Clinical Relevance—Westerdykella spp are filamentous hyphal organisms from the family Sporomiaceae and had not previously been reported to cause infections in dogs. Fungal PCR assay and antifungal susceptibility testing may be useful for a patient with a suspected fungal infection that does not respond to empirical treatment or when traditional culture methods for fungal identification are unsuccessful. Westerdykella spp should be considered as a possible etiologic agent when systemic mycosis is diagnosed.
Case Description—A 6-year-old male castrated Shetland Sheepdog was evaluated because of severe hypokalemia and progressive paresis.
Clinical Findings—Physical examination revealed fever, tachypnea, mydriasis, hyperemic mucous membranes, severe forelimb paresis, and hind limb paraplegia. The dog had superficial and deep pain sensation in all 4 limbs. Forelimb spinal reflexes were considered normal, but hind limb reflexes were normal to slightly hyperreflexive. The panniculus reflex was considered to be normal, and cranial nerve reflexes were intact. A CBC revealed mild leukocytosis and erythrocytosis, and serum biochemical analysis revealed severe hypokalemia. Thoracic and abdominal imaging did not reveal relevant findings. Blood pressure and ECG findings were within reference limits. Questioning of the owner revealed possible exposure to albuterol via ingestion of medication intended for the owner's horse. Results of serum testing via immunoassay were suggestive of albuterol toxicosis.
Treatment and Outcome—Treatment included IV administration of an electrolyte solution and supplemental potassium chloride. The rate of potassium chloride supplementation was slowly decreased as serum potassium concentration increased. No other medical intervention was required, and the dog made a rapid and complete recovery.
Clinical Relevance—Ingestion of albuterol can lead to profound physical and serum biochemical abnormalities. Appropriate historical information should be obtained to identify possible sources and routes of exposure to intoxicants. Albuterol-induced hypokalemia can be successfully managed medically.
Objective—To evaluate effects of maropitant, acepromazine, and electroacupuncture on morphine-related signs of nausea and vomiting in dogs and assess sedative effects of the treatments.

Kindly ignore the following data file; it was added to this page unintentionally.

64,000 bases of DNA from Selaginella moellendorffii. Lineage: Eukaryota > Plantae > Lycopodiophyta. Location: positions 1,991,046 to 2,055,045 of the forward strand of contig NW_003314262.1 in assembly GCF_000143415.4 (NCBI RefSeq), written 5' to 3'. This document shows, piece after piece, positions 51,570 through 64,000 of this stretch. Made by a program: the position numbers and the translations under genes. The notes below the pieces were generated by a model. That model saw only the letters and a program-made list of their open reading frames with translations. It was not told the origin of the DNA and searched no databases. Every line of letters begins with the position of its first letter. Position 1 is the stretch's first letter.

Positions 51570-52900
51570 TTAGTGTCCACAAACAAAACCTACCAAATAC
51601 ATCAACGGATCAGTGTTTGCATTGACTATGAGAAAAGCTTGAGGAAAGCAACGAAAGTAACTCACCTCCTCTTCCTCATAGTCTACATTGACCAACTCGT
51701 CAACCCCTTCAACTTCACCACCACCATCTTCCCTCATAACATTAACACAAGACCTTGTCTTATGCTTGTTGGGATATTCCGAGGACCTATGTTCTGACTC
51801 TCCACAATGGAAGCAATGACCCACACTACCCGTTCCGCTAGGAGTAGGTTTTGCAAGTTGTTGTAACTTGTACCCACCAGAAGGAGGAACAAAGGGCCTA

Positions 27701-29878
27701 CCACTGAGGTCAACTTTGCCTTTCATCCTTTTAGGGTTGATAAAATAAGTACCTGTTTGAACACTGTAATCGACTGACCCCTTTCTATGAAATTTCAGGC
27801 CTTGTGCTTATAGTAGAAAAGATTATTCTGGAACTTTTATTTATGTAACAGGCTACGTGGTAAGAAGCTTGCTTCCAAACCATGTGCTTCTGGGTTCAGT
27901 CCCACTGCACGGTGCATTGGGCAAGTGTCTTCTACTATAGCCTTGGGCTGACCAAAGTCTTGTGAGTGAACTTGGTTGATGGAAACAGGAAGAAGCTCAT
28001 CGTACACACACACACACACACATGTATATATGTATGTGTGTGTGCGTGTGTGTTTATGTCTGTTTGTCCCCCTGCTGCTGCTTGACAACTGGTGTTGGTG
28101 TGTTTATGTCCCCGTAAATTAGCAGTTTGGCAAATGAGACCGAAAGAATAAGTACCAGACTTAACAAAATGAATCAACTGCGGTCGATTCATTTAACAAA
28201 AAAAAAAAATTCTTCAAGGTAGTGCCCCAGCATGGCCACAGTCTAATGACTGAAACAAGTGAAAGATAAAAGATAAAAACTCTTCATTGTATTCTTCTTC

Design—Randomized controlled clinical trial.
Procedures—Dogs received 1 of 6 treatments: injection of saline (0.9% NaCl) solution, maropitant citrate, or acepromazine maleate or electroacupuncture treatment at 1 acupoint, 5 acupoints, or a sham acupoint. Morphine was administered after 20 minutes of electroacupuncture treatment or 20 minutes after injectable treatment. Vomiting and retching events and signs of nausea and sedation were recorded.
Results—Incidence of vomiting and retching was significantly lower in the maropitant (14/37 [37.8%]) group than in the saline solution (28/37 [75.7%]) and sham-acupoint electroacupuncture (32/37 [86.5%]) groups. The number of vomiting and retching events in the maropitant (21), acepromazine (38), 1-acupoint (35), and 5-acupoint (34) groups was significantly lower than in the saline solution (88) and sham-acupoint electroacupuncture (109) groups. Incidence of signs of nausea was significantly lower in the acepromazine group (3/37 [8.1%]) than in the sham-acupoint group (15/37 [40.5%]). Mean nausea scores for the saline solution, maropitant, and sham-acupoint electroacupuncture groups increased significantly after morphine administration, whereas those for the acepromazine, 1-acupoint electroacupuncture, and 5-acupoint electroacupuncture groups did not. Mean sedation scores after morphine administration were significantly higher in dogs that received acepromazine than in dogs that received saline solution, maropitant, and sham-acupoint electroacupuncture treatment.
Conclusions and Clinical Relevance—Maropitant treatment was associated with a lower incidence of vomiting and retching, compared with control treatments, and acepromazine and electroacupuncture appeared to prevent an increase in severity of nausea following morphine administration in dogs.
To evaluate the feasibility of ultrasound-guided, temporary, percutaneous T-fastener gastropexy (TG) and gastrostomy catheter (GC) placement for providing sustained gastric decompression in dogs with acute gastric dilatation-volvulus (GDV) and to compare findings with those of trocarization.
16 dogs with GDV.